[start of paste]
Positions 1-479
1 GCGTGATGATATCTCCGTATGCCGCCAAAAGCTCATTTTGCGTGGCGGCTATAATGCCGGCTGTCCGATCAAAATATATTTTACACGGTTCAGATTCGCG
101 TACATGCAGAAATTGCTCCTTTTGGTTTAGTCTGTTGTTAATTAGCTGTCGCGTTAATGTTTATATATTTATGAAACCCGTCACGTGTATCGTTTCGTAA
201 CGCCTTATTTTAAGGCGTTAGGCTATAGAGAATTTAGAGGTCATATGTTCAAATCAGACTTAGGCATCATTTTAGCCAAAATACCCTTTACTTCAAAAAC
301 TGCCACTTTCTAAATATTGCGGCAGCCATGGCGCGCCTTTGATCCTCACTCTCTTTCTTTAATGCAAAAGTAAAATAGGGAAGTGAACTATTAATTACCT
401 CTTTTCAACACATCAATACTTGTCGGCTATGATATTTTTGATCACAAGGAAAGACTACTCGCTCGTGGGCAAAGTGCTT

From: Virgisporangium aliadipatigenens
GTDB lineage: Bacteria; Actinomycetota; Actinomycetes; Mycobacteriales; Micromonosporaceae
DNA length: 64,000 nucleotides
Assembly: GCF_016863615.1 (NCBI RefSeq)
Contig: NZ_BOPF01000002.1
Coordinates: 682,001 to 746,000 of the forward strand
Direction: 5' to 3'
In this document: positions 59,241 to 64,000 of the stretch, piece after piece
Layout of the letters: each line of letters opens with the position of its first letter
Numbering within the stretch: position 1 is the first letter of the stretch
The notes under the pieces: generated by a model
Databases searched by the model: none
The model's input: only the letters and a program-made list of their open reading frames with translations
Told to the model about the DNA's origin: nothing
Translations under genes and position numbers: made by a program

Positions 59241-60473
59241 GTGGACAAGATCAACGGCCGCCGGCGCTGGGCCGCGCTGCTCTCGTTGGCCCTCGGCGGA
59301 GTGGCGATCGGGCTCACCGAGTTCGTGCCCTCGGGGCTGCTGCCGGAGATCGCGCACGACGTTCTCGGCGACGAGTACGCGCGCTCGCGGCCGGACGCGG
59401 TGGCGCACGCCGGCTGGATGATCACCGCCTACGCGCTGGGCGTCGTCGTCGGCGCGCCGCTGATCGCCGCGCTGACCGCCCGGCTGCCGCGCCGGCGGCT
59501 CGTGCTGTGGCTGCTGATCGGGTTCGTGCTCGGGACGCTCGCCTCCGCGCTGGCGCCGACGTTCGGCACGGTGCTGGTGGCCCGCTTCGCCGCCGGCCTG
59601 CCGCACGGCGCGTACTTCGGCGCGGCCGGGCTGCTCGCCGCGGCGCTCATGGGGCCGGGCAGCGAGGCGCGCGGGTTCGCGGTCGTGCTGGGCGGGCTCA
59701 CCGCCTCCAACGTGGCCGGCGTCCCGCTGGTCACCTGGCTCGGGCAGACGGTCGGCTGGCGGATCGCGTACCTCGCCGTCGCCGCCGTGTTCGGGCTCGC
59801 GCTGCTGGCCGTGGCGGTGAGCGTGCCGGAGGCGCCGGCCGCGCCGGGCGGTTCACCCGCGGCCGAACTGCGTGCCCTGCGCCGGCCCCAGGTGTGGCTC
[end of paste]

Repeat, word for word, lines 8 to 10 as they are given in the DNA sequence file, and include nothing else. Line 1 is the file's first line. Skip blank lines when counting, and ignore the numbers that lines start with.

GTDB lineage: Bacteria; Actinomycetota; Actinomycetes; Mycobacteriales; Micromonosporaceae
DNA length: 64,000 nucleotides
Assembly: GCF_016863615.1 (NCBI RefSeq)